Observing a springtime blossom is such a simple joy.
After months of snow and ice, even a tiny splash of colour can be a spirit-lifting event. And this cool, wet spring has made the quest for spring flowers all the more challenging, as several species have delayed their blooming by several weeks.
That first wave of wildflowers, including spring beauty, bloodroot, blue cohosh and fawn lily, has now been overshadowed by trilliums of the white and red varieties.
This group is collectively known as "the spring ephemerals" (ephemeral being the word to describe something that is short -lived). Although about three weeks late, the trees are unfurling their leaves and woodlots are once more looking like woodlots.
The flower plants need heat and sunshine to grow, so as soon as the snow melts they are starting to push energy towards leaf and flower production. As the spring warmth radiates down from the big yellow star overhead, photosynthesis takes place within the leaf, turning solar energy into sugars to assist with rapid growth.
With enough energy (some stored in the roots from last year and some gathered from today's sunshiny day) a flower is produced. The reason the flower is produced is to manufacture seeds that will ensure the continuity of that particular species. No flower, no seeds. No seeds, no 'forever and ever".
The big step not yet mentioned in this process is understanding where the flower gets the pollen from another flower to make the seeds begin to grow.
This requires pollinators, those myriad bugs, beetles, moths, butterflies, ants, flies, bees and, in some cases, birds.
Once the tree leaves are open and the forest floor is in shade, most of these pollinators will have shifted their focus to the sunny side of the world, leaving the cool shadows of the woodlot unvisited.
And thus the race to produce a flower and attract a pollinator before the new leaves open fully and shade the forest floor.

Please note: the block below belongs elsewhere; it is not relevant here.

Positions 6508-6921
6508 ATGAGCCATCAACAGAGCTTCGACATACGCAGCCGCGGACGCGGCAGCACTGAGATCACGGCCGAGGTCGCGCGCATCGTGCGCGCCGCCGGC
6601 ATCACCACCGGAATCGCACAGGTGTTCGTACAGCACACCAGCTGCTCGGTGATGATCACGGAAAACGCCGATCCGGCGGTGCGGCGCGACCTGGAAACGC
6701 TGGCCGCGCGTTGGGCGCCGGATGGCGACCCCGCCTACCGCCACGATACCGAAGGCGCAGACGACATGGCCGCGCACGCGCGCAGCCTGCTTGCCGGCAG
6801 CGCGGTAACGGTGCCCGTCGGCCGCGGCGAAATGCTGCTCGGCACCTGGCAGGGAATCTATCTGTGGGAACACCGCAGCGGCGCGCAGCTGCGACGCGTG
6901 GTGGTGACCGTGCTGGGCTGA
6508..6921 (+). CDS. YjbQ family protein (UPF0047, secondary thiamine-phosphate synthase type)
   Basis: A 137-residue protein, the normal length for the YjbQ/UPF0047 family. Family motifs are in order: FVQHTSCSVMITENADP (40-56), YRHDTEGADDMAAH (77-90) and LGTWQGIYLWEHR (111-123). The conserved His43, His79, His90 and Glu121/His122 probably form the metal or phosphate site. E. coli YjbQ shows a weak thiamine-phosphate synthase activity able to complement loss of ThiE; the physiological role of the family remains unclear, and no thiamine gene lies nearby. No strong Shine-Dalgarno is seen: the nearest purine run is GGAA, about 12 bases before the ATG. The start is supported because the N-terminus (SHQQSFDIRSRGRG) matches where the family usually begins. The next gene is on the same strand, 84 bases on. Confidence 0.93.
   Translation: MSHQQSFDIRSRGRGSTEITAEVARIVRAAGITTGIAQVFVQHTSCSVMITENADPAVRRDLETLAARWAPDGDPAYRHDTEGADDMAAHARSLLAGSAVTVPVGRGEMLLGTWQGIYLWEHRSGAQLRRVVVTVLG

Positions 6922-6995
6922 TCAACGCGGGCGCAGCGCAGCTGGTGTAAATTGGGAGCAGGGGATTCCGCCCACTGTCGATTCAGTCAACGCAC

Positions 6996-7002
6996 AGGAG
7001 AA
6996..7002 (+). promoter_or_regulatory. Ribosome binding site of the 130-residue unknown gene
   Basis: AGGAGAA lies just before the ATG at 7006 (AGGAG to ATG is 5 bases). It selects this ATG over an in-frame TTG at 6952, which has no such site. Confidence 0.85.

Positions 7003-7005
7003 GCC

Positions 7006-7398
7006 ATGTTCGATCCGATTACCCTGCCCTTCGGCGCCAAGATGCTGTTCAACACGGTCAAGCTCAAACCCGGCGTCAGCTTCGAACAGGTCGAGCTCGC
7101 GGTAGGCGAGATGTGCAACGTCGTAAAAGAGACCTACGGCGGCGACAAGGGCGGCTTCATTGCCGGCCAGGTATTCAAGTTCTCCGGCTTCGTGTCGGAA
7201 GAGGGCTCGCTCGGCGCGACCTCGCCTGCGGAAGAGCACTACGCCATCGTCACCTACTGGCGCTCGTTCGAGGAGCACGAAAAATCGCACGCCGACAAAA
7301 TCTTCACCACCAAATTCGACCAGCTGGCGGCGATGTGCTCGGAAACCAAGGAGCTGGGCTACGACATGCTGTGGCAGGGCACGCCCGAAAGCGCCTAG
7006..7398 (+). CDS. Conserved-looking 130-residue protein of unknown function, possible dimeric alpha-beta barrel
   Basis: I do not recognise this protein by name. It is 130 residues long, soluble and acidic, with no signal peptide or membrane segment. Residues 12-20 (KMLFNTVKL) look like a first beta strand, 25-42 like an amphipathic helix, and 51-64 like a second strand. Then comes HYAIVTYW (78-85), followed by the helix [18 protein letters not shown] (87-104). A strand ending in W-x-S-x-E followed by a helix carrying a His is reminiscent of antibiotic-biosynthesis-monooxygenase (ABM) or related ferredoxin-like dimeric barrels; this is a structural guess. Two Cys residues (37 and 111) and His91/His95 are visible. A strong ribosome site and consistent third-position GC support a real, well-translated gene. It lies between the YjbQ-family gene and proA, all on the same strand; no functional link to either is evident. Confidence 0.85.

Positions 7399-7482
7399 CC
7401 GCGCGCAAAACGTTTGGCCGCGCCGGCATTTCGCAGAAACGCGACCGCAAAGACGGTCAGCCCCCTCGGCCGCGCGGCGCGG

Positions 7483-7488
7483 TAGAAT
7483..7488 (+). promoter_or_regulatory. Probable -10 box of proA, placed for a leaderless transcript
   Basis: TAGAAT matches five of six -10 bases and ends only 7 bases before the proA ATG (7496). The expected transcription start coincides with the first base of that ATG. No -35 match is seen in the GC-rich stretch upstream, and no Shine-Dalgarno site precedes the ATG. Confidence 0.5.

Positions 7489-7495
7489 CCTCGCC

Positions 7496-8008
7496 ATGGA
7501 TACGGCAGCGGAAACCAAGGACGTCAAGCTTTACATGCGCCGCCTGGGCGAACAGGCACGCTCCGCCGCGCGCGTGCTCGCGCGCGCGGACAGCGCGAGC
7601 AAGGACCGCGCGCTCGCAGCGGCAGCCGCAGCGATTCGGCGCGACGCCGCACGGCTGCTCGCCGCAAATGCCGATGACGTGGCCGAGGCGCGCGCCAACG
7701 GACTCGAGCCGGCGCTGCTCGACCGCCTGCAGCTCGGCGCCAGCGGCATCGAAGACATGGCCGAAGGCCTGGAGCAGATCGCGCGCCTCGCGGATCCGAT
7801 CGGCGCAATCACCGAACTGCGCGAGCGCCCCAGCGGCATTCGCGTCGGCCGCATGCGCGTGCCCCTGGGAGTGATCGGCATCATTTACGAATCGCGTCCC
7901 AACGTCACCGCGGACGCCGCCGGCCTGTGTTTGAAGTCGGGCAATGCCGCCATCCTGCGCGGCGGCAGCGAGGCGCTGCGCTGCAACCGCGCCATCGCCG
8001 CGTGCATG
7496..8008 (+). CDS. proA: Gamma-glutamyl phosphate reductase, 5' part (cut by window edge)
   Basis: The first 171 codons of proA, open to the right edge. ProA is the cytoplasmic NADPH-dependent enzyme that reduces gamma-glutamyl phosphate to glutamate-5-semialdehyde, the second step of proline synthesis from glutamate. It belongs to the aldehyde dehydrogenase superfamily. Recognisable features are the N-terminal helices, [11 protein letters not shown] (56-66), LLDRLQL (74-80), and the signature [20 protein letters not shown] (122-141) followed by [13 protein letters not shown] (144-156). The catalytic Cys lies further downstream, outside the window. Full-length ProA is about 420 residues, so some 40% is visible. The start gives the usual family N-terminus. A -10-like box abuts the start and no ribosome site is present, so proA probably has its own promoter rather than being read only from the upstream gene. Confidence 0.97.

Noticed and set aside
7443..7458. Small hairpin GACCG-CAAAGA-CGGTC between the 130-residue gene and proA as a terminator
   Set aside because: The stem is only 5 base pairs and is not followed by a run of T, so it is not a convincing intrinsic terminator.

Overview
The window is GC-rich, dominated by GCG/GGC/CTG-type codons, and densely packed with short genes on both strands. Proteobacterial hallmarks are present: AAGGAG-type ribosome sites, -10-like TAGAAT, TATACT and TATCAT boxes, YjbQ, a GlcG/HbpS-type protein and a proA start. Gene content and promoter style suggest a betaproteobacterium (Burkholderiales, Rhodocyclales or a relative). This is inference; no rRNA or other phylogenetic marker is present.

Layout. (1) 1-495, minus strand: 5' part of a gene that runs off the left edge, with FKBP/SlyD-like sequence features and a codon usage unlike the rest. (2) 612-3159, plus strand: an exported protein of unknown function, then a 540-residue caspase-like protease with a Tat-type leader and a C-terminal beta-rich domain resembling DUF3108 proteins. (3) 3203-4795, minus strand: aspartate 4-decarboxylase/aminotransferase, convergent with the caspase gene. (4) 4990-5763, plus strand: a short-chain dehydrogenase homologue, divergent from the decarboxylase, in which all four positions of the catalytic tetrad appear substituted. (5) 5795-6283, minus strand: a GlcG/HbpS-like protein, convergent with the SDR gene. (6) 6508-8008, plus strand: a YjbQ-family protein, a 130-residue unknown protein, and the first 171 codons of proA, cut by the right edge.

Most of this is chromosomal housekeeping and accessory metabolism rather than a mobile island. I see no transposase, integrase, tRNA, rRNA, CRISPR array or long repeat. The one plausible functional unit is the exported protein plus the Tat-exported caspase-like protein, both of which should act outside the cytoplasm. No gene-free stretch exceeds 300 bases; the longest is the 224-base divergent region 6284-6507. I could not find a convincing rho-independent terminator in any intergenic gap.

But wait, there's more.
As you are probably aware, plants are rooted and cannot chase after their favorite pollinator, so they have to somehow lure the passing fly or bee to abruptly change its flight path and drop in for a visit.
This visit is to transfer some of its pollen onto the bee and hopefully pick off some of the pollen from a previously visited flower. After the bee departs the mixed pollen gets busy creating a new seed.
To attract said passing bee, the flower may use bright showy petals or sweet smelling nectar to entice the winged beastie to alight and dine while being dowsed in pollen grains.
This shipping and receiving of pollen is the most important event of any flowers life span. As simple as the plan sounds, there is a lot of background planning as to enticing and entertaining these pollinators.
No nectar means no visitation, but too much nectar means the insect is full up on one visit and sees no need to carry on through the flower bed.
And so each blossom offers up just a taste, just a hint, just a mouthful, just enough to bring the insect in close for a quick reward. Looking for more and more sweet nectar, the bee goes flower to flower to flower, thus transferring pollen between flowers as it seeks further nourishment.
If you look closely at flower structure, some are flat and open (think daisy) while others are complex and convoluted (think irises and orchids). This diversity of structure allows the plants to grow as a mix, side by side, without 'stealing' the others pollinators.
Big bees go here, little bees go over there, butterflies way up there, and ants go out on a limb. Eventually, hopefully, there are enough flowers and pollinators to make sure every plant gets a visit by something. Nature is rather cool that way.
To say a flower brings simple joy is perhaps an understatement, at least from the plant's point of view. A flower is the bridge between this life and the next, botanically speaking.
When you are in the field and the urge to pick comes strong upon you, shrug it off and take a picture instead. The flowers will thank you.